Watch CBS News

Curiosity Lands Safely On Mars

PASADENA ( — Those seven minutes of terror turned into more like 30 minutes of glee, joy and jubilation.

After NASA scientists confirmed Curiosity landed safely on Mars Sunday evening, scientists at JPL cried, hugged, high-fived each other and then cried, hugged and high-fived some more.

The usually staid scientific corps was sitting on the edge of their seats and biting nails along with a hopeful nation.

The $2.5 billion Curiosity project could have literally crashed and burned. And no where were they feeling the pressure more than at JPL.

The Curiosity rover landed on Mars at 10:32 p.m. Sunday culminating an 8 1/2-month journey.

PHOTO GALLERY: 'Curiosity' Lands On Mars

Curiosit Images
(credit: NASA/Twitter)

Engineers with the Jet Propulsion Laboratory coined the descent "Seven Minutes of Terror" because the spacecraft had to decelerate from a speed of about 13,000 mph to 1.7 mph. The descent alone could have been catastrophic for the spacecraft. It was later renamed "Seven Minutes of Triumph."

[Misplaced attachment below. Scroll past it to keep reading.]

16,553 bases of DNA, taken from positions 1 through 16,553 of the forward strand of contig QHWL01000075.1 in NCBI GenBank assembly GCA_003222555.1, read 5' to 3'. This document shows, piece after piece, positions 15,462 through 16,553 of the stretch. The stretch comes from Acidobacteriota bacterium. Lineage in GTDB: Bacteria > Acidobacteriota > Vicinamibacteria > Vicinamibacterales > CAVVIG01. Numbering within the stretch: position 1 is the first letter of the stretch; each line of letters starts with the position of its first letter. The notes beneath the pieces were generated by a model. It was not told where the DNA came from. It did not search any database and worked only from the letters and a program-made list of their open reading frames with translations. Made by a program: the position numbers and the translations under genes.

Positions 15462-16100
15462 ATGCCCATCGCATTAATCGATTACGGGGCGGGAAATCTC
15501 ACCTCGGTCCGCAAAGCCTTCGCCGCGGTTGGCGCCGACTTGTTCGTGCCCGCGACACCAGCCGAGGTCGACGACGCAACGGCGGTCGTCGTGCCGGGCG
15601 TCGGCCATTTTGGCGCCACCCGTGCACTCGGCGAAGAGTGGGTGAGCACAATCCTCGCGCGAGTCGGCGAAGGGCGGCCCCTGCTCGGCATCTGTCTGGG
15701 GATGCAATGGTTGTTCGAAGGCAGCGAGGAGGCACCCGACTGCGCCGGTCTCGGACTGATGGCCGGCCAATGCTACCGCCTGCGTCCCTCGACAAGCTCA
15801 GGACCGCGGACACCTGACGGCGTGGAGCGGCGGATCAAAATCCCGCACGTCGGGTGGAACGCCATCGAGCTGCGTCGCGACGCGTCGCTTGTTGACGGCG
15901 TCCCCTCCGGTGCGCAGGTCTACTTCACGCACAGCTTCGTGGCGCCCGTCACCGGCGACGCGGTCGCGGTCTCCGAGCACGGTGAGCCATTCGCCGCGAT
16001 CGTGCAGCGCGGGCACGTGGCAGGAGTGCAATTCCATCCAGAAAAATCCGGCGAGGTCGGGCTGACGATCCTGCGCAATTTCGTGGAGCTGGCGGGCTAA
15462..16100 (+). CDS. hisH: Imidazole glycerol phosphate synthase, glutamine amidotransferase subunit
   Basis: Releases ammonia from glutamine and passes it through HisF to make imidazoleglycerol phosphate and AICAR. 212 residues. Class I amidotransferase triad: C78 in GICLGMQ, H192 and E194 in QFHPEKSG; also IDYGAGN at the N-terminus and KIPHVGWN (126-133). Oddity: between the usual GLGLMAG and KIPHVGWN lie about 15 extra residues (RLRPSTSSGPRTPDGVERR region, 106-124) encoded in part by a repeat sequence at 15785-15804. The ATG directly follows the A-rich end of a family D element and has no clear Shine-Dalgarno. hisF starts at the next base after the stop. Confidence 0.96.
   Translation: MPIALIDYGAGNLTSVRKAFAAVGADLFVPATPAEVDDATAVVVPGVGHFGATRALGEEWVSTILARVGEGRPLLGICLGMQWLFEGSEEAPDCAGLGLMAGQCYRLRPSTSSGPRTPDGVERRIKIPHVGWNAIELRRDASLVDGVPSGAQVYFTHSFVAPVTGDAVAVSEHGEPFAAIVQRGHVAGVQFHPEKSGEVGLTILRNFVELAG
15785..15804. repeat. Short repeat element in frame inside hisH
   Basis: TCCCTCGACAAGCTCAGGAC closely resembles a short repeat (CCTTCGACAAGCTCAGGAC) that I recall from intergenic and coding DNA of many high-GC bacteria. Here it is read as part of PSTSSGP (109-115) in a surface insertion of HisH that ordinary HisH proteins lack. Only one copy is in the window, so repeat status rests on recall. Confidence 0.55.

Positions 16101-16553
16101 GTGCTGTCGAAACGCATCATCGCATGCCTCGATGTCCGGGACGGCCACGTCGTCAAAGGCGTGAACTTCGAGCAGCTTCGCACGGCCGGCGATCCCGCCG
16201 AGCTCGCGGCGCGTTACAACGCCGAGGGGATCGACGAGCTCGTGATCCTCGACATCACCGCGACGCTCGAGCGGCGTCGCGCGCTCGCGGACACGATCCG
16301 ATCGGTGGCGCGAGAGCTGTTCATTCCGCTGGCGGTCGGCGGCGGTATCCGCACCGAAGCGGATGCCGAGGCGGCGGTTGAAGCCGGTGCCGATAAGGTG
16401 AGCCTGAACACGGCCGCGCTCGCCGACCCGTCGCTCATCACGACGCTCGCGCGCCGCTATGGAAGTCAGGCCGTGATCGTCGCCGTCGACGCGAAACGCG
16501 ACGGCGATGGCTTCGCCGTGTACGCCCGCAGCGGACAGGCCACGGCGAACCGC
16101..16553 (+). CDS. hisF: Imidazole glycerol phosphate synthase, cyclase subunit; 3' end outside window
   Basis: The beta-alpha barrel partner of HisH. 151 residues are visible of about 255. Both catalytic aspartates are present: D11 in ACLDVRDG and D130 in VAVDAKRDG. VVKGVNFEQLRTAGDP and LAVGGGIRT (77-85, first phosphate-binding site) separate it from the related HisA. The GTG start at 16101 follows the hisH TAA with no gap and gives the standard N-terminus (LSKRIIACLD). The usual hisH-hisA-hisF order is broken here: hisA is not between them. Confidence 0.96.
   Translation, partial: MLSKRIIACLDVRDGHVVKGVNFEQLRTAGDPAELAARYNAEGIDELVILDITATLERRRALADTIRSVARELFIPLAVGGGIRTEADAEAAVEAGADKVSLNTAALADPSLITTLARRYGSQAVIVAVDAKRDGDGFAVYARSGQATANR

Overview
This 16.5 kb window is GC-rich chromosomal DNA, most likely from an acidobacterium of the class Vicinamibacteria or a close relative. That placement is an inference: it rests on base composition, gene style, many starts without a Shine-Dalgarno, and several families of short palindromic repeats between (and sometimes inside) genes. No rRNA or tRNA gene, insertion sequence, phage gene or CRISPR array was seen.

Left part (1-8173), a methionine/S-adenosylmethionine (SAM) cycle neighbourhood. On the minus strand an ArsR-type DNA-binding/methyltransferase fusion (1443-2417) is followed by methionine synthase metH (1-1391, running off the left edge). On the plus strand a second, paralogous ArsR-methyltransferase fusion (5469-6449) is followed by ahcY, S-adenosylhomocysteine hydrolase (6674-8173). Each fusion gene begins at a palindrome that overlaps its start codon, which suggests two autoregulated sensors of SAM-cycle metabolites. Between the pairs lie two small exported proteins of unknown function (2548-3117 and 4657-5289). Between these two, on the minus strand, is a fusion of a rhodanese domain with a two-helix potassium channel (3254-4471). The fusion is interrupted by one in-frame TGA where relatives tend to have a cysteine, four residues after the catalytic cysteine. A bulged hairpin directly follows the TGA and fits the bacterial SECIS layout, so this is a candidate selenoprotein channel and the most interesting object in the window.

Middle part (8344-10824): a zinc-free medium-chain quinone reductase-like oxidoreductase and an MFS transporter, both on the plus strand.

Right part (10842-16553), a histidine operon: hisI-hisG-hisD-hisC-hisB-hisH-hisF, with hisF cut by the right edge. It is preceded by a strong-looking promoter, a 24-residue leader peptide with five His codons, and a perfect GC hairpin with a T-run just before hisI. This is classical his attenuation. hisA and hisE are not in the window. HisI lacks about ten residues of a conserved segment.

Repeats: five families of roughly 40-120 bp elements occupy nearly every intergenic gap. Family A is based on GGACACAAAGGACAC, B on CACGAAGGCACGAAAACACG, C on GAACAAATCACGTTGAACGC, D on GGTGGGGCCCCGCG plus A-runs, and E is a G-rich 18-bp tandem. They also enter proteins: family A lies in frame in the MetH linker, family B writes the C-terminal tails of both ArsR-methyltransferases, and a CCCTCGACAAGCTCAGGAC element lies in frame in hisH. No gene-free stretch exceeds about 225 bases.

Due to the delayed communications across 350 million miles of space, it took mission controllers about 14 minutes before they knew whether the landing was successful.

Curiosity carries 10 science instruments, including a mast that extends seven feet above ground with cameras.

Experts say the "Curiosity landing is the hardest NASA mission ever attempted in the history of robotic planetary exploration."

"The landing system for Curiosity is pretty amazing. It's the biggest vehicle we've ever put down on the Martian surface and the heaviest so it required some new inventions," said JPL Deputy Project Scientist Ashwin Vasavada. "One of those new inventions was the ability to fly the Rover down on sort of a rocket jet pack the last few miles through the surface."

"The successful landing of Curiosity - the most sophisticated roving laboratory ever to land on another planet - marks an unprecedented feat of technology that will stand as a point of national pride far into the future. It proves that even the longest of odds are no match for our unique blend of ingenuity and determination," President Barack Obama said in a statement.

The Rover will spend two years roaming the planet in search of signs of life.


View CBS News In
CBS News App Open
Chrome Safari Continue
Be the first to know
Get browser notifications for breaking news, live events, and exclusive reporting.